Our Aims in the War
Socialism -- United States, American Alliance for Labor and Democracy, AALD, American Federation of Labor, AFL, AF of L, People's Council of America, People's Council of America for Democracy and Peace, John Spargo, Socialist Party of America, Socialist Party of the United States of America, SPA, SPUSA, social democracy, social democrats, socialism, social-patriotism
"Our Aims in the War: An Address Delivered by John Spargo at Minneapolis, Minn., September 5, 1917, under the Auspices of the American Alliance for Labor and Democracy."
Collection folkscanomy_politics; folkscanomy; additional_collections
The anti-war organization the People's Council of America for Democracy and Peace planned a national conference which was to begin September 1, 1917, in Minneapolis, Minnesota. State and local officials intervened, however, forcing a hurried move of the meeting to Chicago.
The pro-war opponent of the People's Council, the American Alliance for Labor and Democracy, founding by Samuel Gompers working in conjunction with agencies of the Woodrow Wilson administration, organized a counter-convention for the same city and slated to begin at approximately the same date. This latter "patriotic" gathering was treated altogether differently than the proposed conclave of anti-war People's Council Convention and allowed to proceed without intervention.
This pamphlet is the keynote speech of pro-war Socialist John Spargo to the convention of the American Alliance for Labor and Democracy.
Spargo professes his continued belief in the cause of socialism but states that his duty lies with fighting the wrongs inflicted upon downtrodden people the world over -- in this case, the wrongs inflicted by Germany in the European war, particularly upon Belgium. Spargo characterizes Germany as a pure example of organized militarism for which international law means nothing. The cause of the Wilson Administration and the United States in the war he equates with the interests of the people of the whole world.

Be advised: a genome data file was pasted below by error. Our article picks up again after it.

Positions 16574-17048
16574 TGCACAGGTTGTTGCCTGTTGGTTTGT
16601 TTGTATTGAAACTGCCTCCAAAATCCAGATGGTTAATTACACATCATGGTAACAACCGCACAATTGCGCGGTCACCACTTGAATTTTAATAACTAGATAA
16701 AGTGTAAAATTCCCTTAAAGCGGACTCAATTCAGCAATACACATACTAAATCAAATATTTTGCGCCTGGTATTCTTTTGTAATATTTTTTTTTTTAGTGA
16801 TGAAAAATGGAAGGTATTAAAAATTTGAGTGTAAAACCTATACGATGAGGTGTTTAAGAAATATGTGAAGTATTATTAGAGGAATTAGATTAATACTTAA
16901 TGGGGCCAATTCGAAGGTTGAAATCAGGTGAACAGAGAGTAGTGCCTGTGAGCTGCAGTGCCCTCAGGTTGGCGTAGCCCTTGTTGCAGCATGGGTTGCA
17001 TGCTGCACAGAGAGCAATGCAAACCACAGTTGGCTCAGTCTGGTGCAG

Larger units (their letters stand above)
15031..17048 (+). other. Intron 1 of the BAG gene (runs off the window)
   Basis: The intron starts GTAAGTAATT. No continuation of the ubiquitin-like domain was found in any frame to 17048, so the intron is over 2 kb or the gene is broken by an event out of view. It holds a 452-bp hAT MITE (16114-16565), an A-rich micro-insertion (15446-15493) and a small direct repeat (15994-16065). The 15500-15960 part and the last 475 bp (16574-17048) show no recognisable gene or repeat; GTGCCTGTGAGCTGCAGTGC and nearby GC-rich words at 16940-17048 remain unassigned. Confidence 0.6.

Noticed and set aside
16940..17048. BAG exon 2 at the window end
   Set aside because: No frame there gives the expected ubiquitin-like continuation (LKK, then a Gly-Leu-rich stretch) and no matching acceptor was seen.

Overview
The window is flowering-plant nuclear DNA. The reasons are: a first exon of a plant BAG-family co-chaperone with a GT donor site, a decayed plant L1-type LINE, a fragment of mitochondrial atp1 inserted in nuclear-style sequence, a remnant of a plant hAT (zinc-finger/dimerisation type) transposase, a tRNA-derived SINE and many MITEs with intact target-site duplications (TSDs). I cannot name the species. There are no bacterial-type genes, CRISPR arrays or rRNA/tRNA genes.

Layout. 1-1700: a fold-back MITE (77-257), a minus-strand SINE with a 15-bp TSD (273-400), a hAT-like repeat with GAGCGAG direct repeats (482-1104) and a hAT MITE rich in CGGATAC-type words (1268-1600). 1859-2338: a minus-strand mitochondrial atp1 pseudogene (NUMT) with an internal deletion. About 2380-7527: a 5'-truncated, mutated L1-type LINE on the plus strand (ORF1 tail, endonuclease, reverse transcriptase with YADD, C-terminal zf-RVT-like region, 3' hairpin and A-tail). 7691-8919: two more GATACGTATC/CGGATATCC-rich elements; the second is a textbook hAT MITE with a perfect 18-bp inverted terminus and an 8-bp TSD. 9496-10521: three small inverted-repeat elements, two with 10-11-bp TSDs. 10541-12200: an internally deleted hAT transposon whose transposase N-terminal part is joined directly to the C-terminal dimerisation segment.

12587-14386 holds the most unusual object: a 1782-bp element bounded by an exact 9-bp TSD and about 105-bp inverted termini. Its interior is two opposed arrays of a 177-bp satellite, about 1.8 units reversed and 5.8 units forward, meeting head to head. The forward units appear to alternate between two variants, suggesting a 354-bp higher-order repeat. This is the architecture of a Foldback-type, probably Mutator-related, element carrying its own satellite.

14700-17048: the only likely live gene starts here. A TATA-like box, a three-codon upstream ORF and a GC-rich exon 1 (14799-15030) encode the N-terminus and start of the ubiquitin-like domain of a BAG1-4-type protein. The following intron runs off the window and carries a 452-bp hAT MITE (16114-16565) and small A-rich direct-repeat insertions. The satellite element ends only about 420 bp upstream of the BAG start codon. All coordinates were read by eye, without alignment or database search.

Spargo expresses regret in the suppression of the People's Council's proposed convention (which was ultimately broken up by the Chicago police), stating "no driving of the people outside of your city walls and gates, no act of repression, no imprisonment, no punishment, no judicial injunction, no official act of any kind whatsoever can dislodge the idea which finds its way in the mind of a man." Instead, open debate with the "so-called People's Council" and those professing anti-war views is called for.
Spargo proclaims the international socialist movement is united in the cause of the Entente powers in the war and asserts that, to his regret and shame, "there are only two pro-German socialist parties in the world -- one of them is the Majority party of the German empire, which does the bidding of the Hohenzollern dynasty, and the other...is the Socialist Party of the United States."
Spargo calls on the labor movement to fail to rally to calls for a "cowardly peace" and to continue its fight against "despotism" and "militarism" through the American Alliance for Labor and Democracy.
Pamphlet published in the United States in 1917, content published prior to 1923 and is in the public domain.
Scanned from a specimen in the Tim Davenport collection. Margin size reduced and blank pages deleted to constrain file size in this pdf edition.
This file released to the public domain -- reproduce freely.